Tell anyone you are about to interview Kathryn
Hahn and the response is inevitably the same:
“I love her!”
Frankly, what is there not to love about Hahn? Whether people instantly recall her wildly comedic turns in Bad Moms, Step Brothers or Anchorman, or her more grounded performance in Transparent, or even her more dramatic work in Revolutionary Road and Captain Fantastic, Hahn has always left her mark as the woman you adore, connect with and, subsequently, would like to get to know better.
Therefore, an interview with her raises a lot of questions, like, is she nice? Yes, she’s lovely. Is she down-to-earth? Oh, yes. Is she as funny as she comes across on-screen? Her friends, Hahn reckons, would say yes—they would also let you know she’s messy, self-deprecating and, she adds, overly apologetic. “I’m historically the friend with whom you would go through an entire evening and then you would get a million texts after saying, ‘Oh, my god. Did I say something?’ ‘No.’ ‘Are you sure?’ ‘Yes.’”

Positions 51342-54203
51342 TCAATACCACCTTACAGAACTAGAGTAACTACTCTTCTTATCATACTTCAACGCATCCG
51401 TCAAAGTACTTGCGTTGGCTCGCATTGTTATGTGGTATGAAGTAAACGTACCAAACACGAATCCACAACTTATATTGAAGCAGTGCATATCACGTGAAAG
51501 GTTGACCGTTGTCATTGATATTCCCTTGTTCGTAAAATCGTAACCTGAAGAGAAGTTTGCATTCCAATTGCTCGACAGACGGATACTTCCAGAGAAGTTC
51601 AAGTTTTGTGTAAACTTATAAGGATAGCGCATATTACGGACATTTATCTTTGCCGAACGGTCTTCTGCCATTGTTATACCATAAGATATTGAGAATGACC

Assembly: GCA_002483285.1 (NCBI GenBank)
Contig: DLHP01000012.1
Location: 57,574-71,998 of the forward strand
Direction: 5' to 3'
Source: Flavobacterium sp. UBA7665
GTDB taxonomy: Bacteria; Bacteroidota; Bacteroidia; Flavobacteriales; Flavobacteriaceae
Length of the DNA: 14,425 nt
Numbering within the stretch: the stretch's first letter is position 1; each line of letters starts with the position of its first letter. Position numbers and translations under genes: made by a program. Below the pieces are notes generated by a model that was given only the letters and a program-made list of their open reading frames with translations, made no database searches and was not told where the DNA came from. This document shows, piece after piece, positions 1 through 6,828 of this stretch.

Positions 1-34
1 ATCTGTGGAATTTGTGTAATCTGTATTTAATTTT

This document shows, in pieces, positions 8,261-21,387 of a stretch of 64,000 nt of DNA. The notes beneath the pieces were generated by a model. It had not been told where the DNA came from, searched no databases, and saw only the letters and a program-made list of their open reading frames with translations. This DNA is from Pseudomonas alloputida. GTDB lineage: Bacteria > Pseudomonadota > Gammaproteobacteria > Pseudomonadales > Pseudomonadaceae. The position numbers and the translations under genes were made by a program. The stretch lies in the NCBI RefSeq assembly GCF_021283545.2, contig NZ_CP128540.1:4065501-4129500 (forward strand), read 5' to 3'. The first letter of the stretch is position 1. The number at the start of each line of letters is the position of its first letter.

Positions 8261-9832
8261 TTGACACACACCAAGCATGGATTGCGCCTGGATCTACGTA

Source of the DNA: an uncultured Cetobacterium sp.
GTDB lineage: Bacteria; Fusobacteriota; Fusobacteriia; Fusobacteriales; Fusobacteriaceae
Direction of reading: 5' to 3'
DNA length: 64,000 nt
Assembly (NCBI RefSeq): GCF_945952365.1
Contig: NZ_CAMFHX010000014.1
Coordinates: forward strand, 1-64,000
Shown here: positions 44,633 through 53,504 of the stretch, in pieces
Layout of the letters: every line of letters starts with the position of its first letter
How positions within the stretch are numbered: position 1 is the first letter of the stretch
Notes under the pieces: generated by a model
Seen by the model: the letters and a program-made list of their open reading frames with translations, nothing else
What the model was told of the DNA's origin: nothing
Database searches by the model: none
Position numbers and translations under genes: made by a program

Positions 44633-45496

What she isn’t, Hahn admits the day after her photo shoot for this magazine, is comfortable in the spotlight. “No, no, no,” she laughs. “This is not my comfort zone at all. I’m a little bit more of a moving target. I play better when I’m working with somebody.”
Hahn may simply have to get used to being the center of attention. This fall, she is not only releasing her first children’s book, My Wish for You: Lessons From My Six-Year-Old Daughter, she is also co-starring in the widely anticipated anthology series The Romanoffs from Mad Men creator Matthew Weiner. But maybe most importantly, Private Life—the independent film for which Hahn received much critical acclaim when it premiered at Sundance Film Festival this spring—finally released on Netflix Oct. 5.